4. DemetriosX

I'm really willing to believe you; I mean, the nearest parallel is stupidly obvious, given the title-- Arthur C. Clarke's 2001: a Space Odyssey of course-- but you really can see a sensibility of...I don't know, thinking things through? With more jokes. I sometimes say The Culture is like Douglas Adams taken seriously; so maybe I could retcon it-- history be damned, there be whales here, captain!-- to say that this is like 2001 taken as a lark?

5. AlanBrown

I don't know much from ye baseballe-- though some friends are trying to make me go out to watch ye baseballe tomorrow, I doubt they'll have much luck-- but it is a loss. Or well, a find, for me, because yes, I bet if he'd lived he'd be a giant that we'd all know by name. Thanks, Mister Gygax, for the good recommendation; I wouldn't probably have read this guy without you, & I'm happier for it.
Eugene R.
7. (still) Steve Morrison
“A Martian Odyssey” was Weinbaum’s all-time classic; I’d never suggest starting Weinbaum with anything else. It’s worth noting that Project Gutenberg has both “A Martian Odyssey” and the sequel, “Valley of Dreams” with a few more of his short stories here: http://www.gutenberg.org/browse/authors/w#a25246
Colin Bell
8. SchuylerH
@4: Quite a few of the writers from that era who adapted to the Brave New World ended up writing very different stories. Ed Hamilton went from the pulpy Interstellar Patrol to the bleak "What's It Like Out There?", for example. I wonder Weinbaum doing a 50's Galaxy satire would be like?

@5: I know; I never think we really saw all that Weinbaum could do. Was it the Sandman series where there's a library of all the books never written? I think there would be quite a few of his titles in there.

@6: You know, I was just watching 2001. Can we say A Martian Odyssey is like Clarke's story in some aspects, only the ending makes more sense? Clarke was a Weinbaum fan: I think it's most noticeable in The Sands of Mars, though I haven't read that one for quite a while.
Jimmy Dodd
9. BwanaJim
@7: Project Gutenberg has become indispensable for me lately. So many SF/F books and short stories that are (long) out of print but still discussed are becoming available on it that it's becoming one of my first places to search. Thanks for the link.

There are several lists on Amazon.com of the Appendix N books/authors (here, for one: http://www.amazon.com/Gygaxs-amp-Appendix-Inspirational-Educational/lm/R3A9UPKOXVI0I1 ). Looking at all of the "click here for buying options" is rather sad as those are the out of print books. Thankfully Gutenberg is saving many of those for us.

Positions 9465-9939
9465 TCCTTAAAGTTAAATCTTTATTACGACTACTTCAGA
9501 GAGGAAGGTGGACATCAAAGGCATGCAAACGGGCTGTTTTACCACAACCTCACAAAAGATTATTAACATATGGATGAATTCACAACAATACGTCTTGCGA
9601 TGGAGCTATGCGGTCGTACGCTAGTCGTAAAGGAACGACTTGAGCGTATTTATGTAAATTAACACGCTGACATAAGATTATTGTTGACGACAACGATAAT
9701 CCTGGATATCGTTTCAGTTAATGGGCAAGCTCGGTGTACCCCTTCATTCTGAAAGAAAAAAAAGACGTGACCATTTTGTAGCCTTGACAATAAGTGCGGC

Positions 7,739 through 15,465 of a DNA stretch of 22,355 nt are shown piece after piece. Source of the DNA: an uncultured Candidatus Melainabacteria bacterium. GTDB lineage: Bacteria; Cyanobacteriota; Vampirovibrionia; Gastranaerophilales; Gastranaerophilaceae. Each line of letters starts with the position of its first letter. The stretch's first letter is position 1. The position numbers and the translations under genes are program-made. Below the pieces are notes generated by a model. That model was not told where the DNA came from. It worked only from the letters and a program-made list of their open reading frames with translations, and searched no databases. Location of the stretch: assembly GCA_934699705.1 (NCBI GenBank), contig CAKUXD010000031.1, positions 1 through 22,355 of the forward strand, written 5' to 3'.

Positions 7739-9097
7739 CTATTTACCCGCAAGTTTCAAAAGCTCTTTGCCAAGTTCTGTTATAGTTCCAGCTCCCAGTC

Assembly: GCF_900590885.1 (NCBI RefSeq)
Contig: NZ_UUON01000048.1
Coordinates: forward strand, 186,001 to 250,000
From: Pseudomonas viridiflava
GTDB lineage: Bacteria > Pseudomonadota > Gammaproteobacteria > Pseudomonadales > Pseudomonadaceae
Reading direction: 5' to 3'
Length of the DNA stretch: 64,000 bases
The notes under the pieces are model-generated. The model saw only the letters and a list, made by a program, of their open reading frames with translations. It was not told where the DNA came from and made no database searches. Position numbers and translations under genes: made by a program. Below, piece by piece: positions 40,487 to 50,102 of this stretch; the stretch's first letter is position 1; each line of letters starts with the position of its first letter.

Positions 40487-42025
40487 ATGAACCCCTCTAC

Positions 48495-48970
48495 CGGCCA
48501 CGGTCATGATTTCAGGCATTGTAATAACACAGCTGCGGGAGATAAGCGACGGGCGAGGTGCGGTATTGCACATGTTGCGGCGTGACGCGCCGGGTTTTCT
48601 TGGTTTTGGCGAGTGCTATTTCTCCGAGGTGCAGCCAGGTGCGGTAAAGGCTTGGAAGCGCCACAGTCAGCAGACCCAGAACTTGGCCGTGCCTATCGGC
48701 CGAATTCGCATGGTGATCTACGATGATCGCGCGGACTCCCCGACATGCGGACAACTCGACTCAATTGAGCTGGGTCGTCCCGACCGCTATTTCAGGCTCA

Mordicai Knode
10. mordicai
7. (still) Steve Morrison

It looks like my random scattershot "read whatever comes up first" technique finally paid off!

8. SchuylerH

I'm a fanboy for 2001; as far as I'm concerned it is fundamentally perfect, & the ending makes perfect sense-- if you just slip your brain into a hypnotic trance! Then again, I mean the movie; I like the book a lot, but like Clarke, I consider the film canon.

9. BwanaJim

We built our own Library of Alexandria out of lightning & sand!
Colin Bell
11. SchuylerH
@10: I think that the book and the film are fundamentally different from each other and that this is a good thing (I still think that The City and the Stars and Childhood's End both have a claim to being Clarke's best). By the way, may I assume that you used the 1972 Lancer edition of A Martian Odyssey? (there are several collections with this title)
Mordicai Knode
12. mordicai
11. SchuylerH

Sorry for the long delay-- yep! That Lancer edition is the one I used. I had to dig it off the shelf.
Colin Bell
13. SchuylerH
@12: Thankyou. The full contents of this edition are: "A Martian Odyssey", "The Adaptive Ultimate", "The Lotus Eaters", "Proteus Island" and "The Brink of Infinity". Mine's the 2008 Wildside edition, which contains "Worlds of If", "The Ideal", "The Point of View", "Pygmalion's Spectacles", "A Martian Odyssey" and "Valley of Dreams".
Mordicai Knode
14. mordicai
13. SchuylerH

I am not the biggest short fiction fan-- though I like it when I read it, I rarely seek it out-- so it is interesting to me to see various publishing methods during the day.

Subscribe to this thread

Receive notification by email when a new comment is added. You must be a registered user to subscribe to threads.
Post a comment